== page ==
Malignant Review: James Wan Returns To Horror

After side trips to the Fast and Furious and DC universes, James Wan goes full-on horror with Malignant.

Annabelle Wallis in Malignant
Photo: Warner Bros. Pictures

Director, writer and producer James Wan is perhaps the most commercially successful and influential voice in horror filmmaking in the 21st century. His relatively small output of moderately priced yet undeniably effective movies, such as Saw, Insidious, and The Conjuring, have launched or reinvigorated subgenres of their own, with the latter even spawning an entire cinematic universe. So fans can be excused for bemoaning his absence from the genre (even though he continued to produce films) for the past few years while he toiled on the Fast and Furious and Aquaman franchises.

Now Wan has returned to his roots with Malignant, not just the first horror movie he’s directed since 2016’s The Conjuring 2 but his first all-new, original outing in the genre since the first Conjuring back in 2013. And while the film does contain a number of Wan trademarks—incredible sound design and music, the suffocating use of negative space giving way to sudden shocks—Malignant is also a different beast again from the torture-driven procedural he initiated with Saw, the dark fantasia of Insidious, and the spiritual hauntings of the Conjuring series. Malignant is, of all things, a monster movie.

That’s not to say it’s entirely successful at what Wan sets out to do, but Malignant is different and, up to a point, fast-moving enough to ride roughshod over some increasingly dumb script developments. It’s only when the inevitable twist is fully revealed and all the cards are on the table that Malignant really falters. The film is also not helped by a bland turn from star Annabelle Wallis (The Mummy), who simply does not have the screen presence necessary to carry this story and its bizarre turns on her own.

Malignant opens in a lab, which in a movie like this means a medical chamber of horrors. A team of doctors is working feverishly to prevent the awakening of someone or something called Gabriel, which even unseen generates the kind of sounds that instantly fill one with dread. As the scene progresses and the blood and mayhem begin to flow, the head doctor defiantly proclaims to the camera, “It’s time to cut out the cancer.”

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What does this all mean? We don’t know, but we jump ahead years later to meet Madison (Wallis), a pregnant young woman whose abusive husband is killed in a bizarre home invasion that also costs Madison the life of her baby and leaves her extremely traumatized. As Madison tries to recover with the help of her sister Sydney (Maddie Hasson), while the detectives on the case (George Young and Michole Briana White) come up with nothing but dead ends, Madison experiences a psychic link to the murderer as the latter kills again and again — with all the victims sharing a long-buried connection.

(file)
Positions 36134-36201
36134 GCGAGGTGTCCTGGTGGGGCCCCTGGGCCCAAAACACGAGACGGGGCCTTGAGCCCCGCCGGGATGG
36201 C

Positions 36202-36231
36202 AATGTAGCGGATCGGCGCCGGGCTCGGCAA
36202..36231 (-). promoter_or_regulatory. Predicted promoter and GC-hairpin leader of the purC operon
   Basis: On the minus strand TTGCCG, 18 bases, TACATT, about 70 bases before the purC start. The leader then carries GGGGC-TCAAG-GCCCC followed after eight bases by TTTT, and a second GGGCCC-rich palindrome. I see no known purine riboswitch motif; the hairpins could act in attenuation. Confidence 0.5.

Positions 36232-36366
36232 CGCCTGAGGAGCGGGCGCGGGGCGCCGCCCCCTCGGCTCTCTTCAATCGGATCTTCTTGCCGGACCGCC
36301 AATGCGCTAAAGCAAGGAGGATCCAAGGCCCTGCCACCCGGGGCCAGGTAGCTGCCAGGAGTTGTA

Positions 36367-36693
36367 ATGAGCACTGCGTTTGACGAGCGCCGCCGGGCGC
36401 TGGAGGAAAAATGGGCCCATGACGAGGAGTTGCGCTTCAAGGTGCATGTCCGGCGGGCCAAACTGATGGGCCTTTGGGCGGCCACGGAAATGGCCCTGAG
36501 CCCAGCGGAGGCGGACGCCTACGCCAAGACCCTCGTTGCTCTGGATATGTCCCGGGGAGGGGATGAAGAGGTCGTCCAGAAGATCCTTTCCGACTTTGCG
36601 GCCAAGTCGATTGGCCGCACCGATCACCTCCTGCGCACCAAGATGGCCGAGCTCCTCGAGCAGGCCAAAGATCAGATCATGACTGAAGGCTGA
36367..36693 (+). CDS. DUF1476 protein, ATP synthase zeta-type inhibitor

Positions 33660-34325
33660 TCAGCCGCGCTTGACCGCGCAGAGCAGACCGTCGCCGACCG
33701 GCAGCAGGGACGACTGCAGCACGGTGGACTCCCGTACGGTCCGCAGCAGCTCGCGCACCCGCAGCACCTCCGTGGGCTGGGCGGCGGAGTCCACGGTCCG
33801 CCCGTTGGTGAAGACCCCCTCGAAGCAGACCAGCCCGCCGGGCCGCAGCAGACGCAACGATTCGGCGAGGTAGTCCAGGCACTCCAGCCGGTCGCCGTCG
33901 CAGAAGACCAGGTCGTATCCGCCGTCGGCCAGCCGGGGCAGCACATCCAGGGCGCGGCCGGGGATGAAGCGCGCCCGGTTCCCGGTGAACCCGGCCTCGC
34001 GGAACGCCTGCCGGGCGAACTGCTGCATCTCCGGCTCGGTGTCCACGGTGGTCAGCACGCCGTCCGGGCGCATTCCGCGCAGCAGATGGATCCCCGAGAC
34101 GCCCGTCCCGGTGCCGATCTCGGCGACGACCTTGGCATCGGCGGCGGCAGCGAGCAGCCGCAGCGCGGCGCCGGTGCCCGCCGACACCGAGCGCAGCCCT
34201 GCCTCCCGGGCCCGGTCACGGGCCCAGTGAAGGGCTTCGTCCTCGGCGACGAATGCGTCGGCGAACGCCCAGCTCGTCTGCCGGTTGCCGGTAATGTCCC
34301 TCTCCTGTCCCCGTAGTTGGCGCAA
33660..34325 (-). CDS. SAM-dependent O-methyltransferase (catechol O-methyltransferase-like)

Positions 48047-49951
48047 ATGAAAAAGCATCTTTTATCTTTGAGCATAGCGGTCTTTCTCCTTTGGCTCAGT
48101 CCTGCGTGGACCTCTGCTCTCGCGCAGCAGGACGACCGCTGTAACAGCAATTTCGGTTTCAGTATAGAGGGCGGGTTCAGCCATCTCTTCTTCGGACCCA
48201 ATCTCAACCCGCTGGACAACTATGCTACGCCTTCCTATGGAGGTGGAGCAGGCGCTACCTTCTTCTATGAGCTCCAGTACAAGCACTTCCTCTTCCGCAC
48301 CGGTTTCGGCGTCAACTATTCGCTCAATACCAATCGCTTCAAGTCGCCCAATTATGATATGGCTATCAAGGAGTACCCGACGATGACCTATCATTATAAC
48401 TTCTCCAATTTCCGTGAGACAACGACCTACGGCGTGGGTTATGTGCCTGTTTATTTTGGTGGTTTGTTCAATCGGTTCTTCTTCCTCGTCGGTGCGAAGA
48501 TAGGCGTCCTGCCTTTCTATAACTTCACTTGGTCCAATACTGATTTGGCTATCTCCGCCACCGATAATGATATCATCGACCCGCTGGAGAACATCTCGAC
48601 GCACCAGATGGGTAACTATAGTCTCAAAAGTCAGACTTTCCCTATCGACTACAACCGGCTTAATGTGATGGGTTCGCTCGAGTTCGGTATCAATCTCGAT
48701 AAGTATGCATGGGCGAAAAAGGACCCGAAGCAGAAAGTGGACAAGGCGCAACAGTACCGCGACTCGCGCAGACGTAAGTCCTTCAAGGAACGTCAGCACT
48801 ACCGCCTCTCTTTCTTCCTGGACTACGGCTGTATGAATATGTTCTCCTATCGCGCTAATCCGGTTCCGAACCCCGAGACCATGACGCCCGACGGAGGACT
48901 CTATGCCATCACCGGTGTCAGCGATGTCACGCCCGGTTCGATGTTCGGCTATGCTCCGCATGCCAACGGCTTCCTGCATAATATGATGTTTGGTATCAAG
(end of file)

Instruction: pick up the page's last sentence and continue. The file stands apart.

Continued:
This is the point at which we can go no further into the plot without delving deeply into spoiler territory, and whether you end up liking Malignant or not, we’re not about to spoil the truly insane revelation at the center of the movie for you. While we had our suspicions, the twist is still bold and shocking enough that it should be savored on its own terms.

The combination of this gruesome turn of events, in a movie that’s already quite grisly, and with the wild energy that Wan brings to the first half of the movie, makes Malignant a B-movie shock show with a unique menace at its heart, and a distinctly 1980s vibe. Elements of that era’s body horror and giallo strains (when filmmakers like David Cronenberg and Dario Argento were hitting their strides) are also evident in the narrative structure and outlandish concepts Wan deploys.

Once the secret is out, however, Malignant doesn’t really go anywhere else for its last half hour or so. Wan uses all his skills to wring suspense, terror, and dread out of the film and largely succeeds for most of its length, but it feels like nobody really gave a lot of thought to what happens after the big shock.

The best performances in the film come from Hasson, who generates warmth and loyalty toward her sister even under increasingly frightening circumstances (although her big solo scene is cliché), and Young, whose journey from skepticism to belief as Det. Shaw is both logical and well-portrayed. We wish we could say the same for White as Shaw’s partner, Regina Moss, whose refusal to believe her own eyes ultimately becomes silly.

Despite its uneven cast and shaky narrative structure, Malignant is fun for quite a while. We called it a monster movie and that’s what it is, and there’s something refreshingly straightforward about that. It may not end up among Wan’s best efforts, but the movie does make it clear that he still loves the genre, even as he plays around with different tropes than before.

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Malignant opens in theaters and on HBO Max on Friday, Sept. 10.


3.5 out of 5